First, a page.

Tree Thieves by Lyndsie Bourgon

4 out of 5 stars

The publisher provided a copy of this, free of charge, in return for an honest review.

Spending time in the presence of an old tree always makes me wonder just what they have ‘seen’. Not literally of course, but their timelessness means that they are around much longer than us. Whilst I want to see them survive so other generations can enjoy them, there are people out there who see them purely as a resource that will give them an income.

That is essential in our modern society, but when these trees and forests have significance for lots of people in their locale, finding out that someone has cut down trees from protected areas is quite shocking. Just look at the reaction to the sycamore being felled recently.

There is a thriving black market in wood. Trees from protected forests are regularly cut down and sold on to those that aren’t going to be asking too many questions as to where the timber came from. In this book, Lyndsie Bourgon parts the understorey and brambles to show us just how endemic it is.

She concentrates mostly on the forests in North America and highlights specific cases where they have managed to get prosecutions of the individuals involved. But it is a global problem, and the later part of the book explores some of the industrial logging that takes place, often at the hands of criminal gangs who are reliant on those that turn a blind eye, having been bribed.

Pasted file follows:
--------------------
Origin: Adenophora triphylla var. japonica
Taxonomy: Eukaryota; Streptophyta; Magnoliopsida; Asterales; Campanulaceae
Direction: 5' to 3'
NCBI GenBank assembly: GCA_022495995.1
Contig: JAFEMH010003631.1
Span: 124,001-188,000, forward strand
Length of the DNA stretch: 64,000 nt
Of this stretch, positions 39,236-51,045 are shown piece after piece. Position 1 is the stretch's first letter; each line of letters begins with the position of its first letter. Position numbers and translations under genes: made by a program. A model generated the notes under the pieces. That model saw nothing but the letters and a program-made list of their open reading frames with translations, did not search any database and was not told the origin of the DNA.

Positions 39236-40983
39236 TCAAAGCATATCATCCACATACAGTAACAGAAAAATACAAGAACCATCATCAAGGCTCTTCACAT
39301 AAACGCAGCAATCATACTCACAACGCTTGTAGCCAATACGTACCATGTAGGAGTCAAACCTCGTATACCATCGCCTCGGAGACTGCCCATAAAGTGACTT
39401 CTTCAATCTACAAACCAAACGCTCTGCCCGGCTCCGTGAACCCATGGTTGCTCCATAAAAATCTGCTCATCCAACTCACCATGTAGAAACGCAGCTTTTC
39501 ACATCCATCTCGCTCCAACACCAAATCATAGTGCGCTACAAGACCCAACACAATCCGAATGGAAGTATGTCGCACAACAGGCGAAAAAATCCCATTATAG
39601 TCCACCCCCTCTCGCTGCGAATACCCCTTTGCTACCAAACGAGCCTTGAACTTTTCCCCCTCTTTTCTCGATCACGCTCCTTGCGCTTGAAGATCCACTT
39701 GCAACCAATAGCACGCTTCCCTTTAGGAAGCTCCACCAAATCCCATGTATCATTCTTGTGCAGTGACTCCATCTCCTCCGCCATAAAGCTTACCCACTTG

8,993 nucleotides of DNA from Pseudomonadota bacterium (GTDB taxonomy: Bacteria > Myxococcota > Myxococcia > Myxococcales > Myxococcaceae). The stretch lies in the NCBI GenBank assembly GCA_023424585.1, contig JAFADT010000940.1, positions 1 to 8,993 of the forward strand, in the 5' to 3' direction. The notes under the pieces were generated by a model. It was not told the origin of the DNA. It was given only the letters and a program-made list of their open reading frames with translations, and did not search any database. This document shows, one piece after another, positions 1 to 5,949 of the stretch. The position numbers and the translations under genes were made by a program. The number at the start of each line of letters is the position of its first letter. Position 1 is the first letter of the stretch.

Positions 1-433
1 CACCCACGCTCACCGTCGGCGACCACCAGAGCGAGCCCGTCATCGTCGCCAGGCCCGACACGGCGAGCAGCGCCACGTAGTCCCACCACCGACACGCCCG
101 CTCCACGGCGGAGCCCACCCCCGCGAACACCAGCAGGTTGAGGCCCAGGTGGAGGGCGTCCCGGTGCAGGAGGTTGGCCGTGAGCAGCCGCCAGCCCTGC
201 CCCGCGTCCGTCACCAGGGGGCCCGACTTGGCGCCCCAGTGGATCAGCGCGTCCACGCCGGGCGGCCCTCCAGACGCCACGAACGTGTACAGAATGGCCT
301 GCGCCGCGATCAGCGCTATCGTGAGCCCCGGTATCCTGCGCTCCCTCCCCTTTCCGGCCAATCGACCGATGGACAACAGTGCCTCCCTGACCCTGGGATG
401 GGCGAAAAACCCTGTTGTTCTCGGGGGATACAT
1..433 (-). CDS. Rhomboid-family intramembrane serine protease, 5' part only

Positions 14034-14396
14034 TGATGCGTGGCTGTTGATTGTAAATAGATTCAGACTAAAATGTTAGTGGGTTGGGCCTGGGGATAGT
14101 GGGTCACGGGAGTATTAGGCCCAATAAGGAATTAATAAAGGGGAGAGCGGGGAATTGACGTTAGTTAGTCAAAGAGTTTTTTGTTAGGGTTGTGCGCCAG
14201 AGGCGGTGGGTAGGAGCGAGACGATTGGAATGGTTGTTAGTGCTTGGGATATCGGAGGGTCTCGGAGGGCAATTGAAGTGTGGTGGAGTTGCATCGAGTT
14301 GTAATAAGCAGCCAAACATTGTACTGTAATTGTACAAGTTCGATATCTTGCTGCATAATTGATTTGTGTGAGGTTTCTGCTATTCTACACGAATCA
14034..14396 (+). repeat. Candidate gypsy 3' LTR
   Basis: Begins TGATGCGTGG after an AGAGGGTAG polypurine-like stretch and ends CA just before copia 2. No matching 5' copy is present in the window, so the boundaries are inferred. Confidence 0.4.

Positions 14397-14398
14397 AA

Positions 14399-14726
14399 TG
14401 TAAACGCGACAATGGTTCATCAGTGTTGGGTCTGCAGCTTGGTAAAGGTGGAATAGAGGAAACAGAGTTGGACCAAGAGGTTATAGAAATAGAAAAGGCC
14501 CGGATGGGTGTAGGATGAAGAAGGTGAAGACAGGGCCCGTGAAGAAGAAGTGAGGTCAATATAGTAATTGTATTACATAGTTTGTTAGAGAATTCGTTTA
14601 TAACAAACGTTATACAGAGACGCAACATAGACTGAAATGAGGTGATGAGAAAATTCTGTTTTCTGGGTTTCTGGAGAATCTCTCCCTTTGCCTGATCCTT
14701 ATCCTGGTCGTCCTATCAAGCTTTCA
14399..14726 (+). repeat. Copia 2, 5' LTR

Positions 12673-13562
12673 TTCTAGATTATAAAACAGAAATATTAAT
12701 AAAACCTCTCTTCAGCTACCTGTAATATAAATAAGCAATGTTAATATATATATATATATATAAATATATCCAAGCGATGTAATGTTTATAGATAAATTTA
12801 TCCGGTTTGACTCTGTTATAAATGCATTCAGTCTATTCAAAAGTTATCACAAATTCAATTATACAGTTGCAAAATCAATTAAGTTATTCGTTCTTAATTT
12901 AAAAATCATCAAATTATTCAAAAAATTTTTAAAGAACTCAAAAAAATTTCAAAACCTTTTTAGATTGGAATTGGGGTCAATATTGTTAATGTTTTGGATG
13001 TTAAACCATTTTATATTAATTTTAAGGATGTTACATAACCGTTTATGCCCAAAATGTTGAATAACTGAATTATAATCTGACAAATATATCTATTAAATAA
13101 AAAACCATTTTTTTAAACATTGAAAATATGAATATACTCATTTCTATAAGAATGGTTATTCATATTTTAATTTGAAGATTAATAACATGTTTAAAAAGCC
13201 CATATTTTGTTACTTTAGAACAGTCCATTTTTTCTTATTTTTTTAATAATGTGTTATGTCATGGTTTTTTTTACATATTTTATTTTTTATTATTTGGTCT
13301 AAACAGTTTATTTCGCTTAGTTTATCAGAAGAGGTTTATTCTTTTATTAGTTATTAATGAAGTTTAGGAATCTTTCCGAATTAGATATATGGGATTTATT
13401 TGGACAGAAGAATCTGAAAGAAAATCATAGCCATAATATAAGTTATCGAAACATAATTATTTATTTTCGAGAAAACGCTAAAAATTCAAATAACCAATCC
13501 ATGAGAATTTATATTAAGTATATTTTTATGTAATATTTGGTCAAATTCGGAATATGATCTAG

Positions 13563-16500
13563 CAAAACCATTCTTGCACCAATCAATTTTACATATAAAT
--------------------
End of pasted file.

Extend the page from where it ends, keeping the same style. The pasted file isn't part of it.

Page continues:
It isn’t just theft, the wider problem of this illegal logging is that the carbon that these ancient trees were storing has been released into the atmosphere again. Even the process of removing the finely patterned burls from big trees can damage them. You may not think that it is much of a crime to steal some wood from a tree, but this crime is part of a wider problem that we humans have had with the world’s resources and that when they are gone, that is it, no more.

It does make me wonder just how certified FSC wood actually is. If they can trace illegal wood into Ikea and other stores then it probably means that the entire system is flawed and cannot be completely trusted. If you want to read a true crime book that does not have dead bodies littering the prose then I can recommend this.

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  1. kaggsysbookishramblings

    This sounds really interesting, and also very worrying. I hate it when old trees are felled, especially if there’s an alternative.

    • Paul

      It is quite scary the lack of regulation and enforcement

  2. Liz Dexter

    Oh goodness me, that is scary. I was really upset when next door cut down a lovely plum tree to build a horrible extension (as well as cutting our mutual privet hedge in half right down to the roots: it has miraculously survived) but this is on a horrific scale.

    • Paul

      It was fairly grim reading, but well written none the less

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